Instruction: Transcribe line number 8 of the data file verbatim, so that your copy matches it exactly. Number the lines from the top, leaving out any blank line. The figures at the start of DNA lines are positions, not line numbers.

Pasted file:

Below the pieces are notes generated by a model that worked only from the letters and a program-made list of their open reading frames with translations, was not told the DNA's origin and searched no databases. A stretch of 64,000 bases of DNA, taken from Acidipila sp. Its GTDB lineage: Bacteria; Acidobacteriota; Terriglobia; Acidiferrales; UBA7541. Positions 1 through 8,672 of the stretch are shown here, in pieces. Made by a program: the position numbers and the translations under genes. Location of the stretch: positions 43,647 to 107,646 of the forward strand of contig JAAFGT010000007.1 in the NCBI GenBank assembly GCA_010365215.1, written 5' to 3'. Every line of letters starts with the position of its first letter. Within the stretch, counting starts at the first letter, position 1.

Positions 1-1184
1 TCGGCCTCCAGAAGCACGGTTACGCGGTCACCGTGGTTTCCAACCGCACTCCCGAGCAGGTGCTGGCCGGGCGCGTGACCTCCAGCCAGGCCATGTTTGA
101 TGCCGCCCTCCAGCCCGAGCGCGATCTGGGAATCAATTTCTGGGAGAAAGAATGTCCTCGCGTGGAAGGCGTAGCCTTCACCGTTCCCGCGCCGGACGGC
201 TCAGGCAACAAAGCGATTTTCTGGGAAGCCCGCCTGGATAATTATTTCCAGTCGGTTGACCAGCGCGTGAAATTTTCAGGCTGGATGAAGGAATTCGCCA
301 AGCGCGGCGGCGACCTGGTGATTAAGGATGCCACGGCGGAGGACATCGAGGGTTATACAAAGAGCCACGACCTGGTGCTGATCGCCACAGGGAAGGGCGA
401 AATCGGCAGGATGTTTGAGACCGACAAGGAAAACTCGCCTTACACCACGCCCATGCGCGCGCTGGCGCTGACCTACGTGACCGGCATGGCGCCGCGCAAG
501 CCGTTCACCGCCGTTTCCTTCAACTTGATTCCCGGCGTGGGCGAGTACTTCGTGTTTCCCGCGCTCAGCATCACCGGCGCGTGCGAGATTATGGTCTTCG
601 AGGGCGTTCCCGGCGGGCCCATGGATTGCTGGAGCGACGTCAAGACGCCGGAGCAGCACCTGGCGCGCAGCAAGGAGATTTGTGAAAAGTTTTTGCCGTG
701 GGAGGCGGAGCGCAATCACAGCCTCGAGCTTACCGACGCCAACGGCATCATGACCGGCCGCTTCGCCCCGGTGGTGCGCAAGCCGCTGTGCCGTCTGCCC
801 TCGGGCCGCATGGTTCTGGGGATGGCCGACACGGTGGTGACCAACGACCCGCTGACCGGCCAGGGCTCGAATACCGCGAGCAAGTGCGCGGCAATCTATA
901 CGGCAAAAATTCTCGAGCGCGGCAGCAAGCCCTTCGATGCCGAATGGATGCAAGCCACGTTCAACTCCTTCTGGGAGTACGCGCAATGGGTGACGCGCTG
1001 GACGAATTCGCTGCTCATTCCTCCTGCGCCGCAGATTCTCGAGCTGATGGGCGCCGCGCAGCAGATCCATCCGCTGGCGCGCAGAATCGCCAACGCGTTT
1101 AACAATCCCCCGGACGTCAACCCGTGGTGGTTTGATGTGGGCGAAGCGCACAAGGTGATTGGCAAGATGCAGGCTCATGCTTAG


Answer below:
501 CCGTTCACCGCCGTTTCCTTCAACTTGATTCCCGGCGTGGGCGAGTACTTCGTGTTTCCCGCGCTCAGCATCACCGGCGCGTGCGAGATTATGGTCTTCG